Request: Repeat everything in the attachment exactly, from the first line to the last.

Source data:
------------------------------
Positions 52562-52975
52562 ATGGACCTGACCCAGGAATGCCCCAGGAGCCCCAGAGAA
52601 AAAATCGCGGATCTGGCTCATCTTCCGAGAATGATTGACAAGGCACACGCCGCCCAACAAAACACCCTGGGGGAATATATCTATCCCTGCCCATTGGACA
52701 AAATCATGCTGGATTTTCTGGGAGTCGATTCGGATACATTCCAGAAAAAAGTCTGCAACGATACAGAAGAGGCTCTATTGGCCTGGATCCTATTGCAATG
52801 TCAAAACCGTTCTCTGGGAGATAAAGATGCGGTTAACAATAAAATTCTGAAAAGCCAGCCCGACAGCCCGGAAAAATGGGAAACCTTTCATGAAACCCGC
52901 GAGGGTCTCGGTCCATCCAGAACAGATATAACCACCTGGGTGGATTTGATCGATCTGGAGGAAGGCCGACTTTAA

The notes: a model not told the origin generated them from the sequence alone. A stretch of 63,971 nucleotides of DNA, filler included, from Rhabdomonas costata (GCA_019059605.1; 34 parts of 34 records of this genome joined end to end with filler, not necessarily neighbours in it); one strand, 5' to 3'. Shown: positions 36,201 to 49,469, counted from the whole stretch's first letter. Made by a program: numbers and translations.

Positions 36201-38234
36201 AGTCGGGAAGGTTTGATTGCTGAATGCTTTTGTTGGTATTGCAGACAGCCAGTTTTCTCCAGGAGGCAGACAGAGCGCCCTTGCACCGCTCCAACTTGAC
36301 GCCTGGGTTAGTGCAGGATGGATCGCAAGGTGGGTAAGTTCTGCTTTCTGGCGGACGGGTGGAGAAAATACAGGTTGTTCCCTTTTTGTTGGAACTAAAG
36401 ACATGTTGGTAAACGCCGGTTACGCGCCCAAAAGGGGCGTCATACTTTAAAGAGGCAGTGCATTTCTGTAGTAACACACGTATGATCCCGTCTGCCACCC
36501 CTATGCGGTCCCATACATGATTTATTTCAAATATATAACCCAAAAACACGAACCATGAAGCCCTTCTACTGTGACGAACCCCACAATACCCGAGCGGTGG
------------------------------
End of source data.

Positions 52562-52975
52562 ATGGACCTGACCCAGGAATGCCCCAGGAGCCCCAGAGAA
52601 AAAATCGCGGATCTGGCTCATCTTCCGAGAATGATTGACAAGGCACACGCCGCCCAACAAAACACCCTGGGGGAATATATCTATCCCTGCCCATTGGACA
52701 AAATCATGCTGGATTTTCTGGGAGTCGATTCGGATACATTCCAGAAAAAAGTCTGCAACGATACAGAAGAGGCTCTATTGGCCTGGATCCTATTGCAATG
52801 TCAAAACCGTTCTCTGGGAGATAAAGATGCGGTTAACAATAAAATTCTGAAAAGCCAGCCCGACAGCCCGGAAAAATGGGAAACCTTTCATGAAACCCGC
52901 GAGGGTCTCGGTCCATCCAGAACAGATATAACCACCTGGGTGGATTTGATCGATCTGGAGGAAGGCCGACTTTAA

The notes: a model not told the origin generated them from the sequence alone. A stretch of 63,971 nucleotides of DNA, filler included, from Rhabdomonas costata (GCA_019059605.1; 34 parts of 34 records of this genome joined end to end with filler, not necessarily neighbours in it); one strand, 5' to 3'. Shown: positions 36,201 to 49,469, counted from the whole stretch's first letter. Made by a program: numbers and translations.

Positions 36201-38234
36201 AGTCGGGAAGGTTTGATTGCTGAATGCTTTTGTTGGTATTGCAGACAGCCAGTTTTCTCCAGGAGGCAGACAGAGCGCCCTTGCACCGCTCCAACTTGAC
36301 GCCTGGGTTAGTGCAGGATGGATCGCAAGGTGGGTAAGTTCTGCTTTCTGGCGGACGGGTGGAGAAAATACAGGTTGTTCCCTTTTTGTTGGAACTAAAG
36401 ACATGTTGGTAAACGCCGGTTACGCGCCCAAAAGGGGCGTCATACTTTAAAGAGGCAGTGCATTTCTGTAGTAACACACGTATGATCCCGTCTGCCACCC
36501 CTATGCGGTCCCATACATGATTTATTTCAAATATATAACCCAAAAACACGAACCATGAAGCCCTTCTACTGTGACGAACCCCACAATACCCGAGCGGTGG